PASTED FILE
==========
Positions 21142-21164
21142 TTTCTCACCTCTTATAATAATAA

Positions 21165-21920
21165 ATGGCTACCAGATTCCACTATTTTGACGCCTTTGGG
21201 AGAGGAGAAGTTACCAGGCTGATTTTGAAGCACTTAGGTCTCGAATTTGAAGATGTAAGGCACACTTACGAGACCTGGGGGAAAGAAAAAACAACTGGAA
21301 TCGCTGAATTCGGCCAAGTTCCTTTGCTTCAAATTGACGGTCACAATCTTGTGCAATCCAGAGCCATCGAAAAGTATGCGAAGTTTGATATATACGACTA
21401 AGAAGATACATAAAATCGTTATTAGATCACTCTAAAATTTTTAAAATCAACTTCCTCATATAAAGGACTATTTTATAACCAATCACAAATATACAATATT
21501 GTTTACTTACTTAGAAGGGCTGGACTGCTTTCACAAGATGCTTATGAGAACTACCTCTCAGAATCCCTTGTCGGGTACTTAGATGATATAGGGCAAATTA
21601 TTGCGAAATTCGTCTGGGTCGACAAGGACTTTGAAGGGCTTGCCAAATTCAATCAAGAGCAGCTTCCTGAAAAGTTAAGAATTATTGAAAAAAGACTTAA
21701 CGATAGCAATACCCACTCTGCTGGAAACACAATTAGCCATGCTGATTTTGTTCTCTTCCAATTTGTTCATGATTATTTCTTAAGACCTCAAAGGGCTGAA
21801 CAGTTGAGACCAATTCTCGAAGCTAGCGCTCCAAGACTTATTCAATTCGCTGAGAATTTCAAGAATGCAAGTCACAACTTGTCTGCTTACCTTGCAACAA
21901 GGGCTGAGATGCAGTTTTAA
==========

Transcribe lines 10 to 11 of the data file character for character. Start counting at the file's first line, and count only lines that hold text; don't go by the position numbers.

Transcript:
21701 CGATAGCAATACCCACTCTGCTGGAAACACAATTAGCCATGCTGATTTTGTTCTCTTCCAATTTGTTCATGATTATTTCTTAAGACCTCAAAGGGCTGAA
21801 CAGTTGAGACCAATTCTCGAAGCTAGCGCTCCAAGACTTATTCAATTCGCTGAGAATTTCAAGAATGCAAGTCACAACTTGTCTGCTTACCTTGCAACAA